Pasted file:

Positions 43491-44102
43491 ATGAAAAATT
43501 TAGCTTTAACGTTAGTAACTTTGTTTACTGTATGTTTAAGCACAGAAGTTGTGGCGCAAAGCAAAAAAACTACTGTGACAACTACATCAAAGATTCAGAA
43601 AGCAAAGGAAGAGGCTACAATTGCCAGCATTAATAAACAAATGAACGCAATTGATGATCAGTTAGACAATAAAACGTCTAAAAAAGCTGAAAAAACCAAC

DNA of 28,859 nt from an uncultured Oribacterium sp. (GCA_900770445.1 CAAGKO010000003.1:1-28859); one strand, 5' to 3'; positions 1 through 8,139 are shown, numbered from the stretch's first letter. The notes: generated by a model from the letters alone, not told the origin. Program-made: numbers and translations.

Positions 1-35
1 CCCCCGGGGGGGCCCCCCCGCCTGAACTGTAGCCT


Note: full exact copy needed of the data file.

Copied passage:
Positions 43491-44102
43491 ATGAAAAATT
43501 TAGCTTTAACGTTAGTAACTTTGTTTACTGTATGTTTAAGCACAGAAGTTGTGGCGCAAAGCAAAAAAACTACTGTGACAACTACATCAAAGATTCAGAA
43601 AGCAAAGGAAGAGGCTACAATTGCCAGCATTAATAAACAAATGAACGCAATTGATGATCAGTTAGACAATAAAACGTCTAAAAAAGCTGAAAAAACCAAC

DNA of 28,859 nt from an uncultured Oribacterium sp. (GCA_900770445.1 CAAGKO010000003.1:1-28859); one strand, 5' to 3'; positions 1 through 8,139 are shown, numbered from the stretch's first letter. The notes: generated by a model from the letters alone, not told the origin. Program-made: numbers and translations.

Positions 1-35
1 CCCCCGGGGGGGCCCCCCCGCCTGAACTGTAGCCT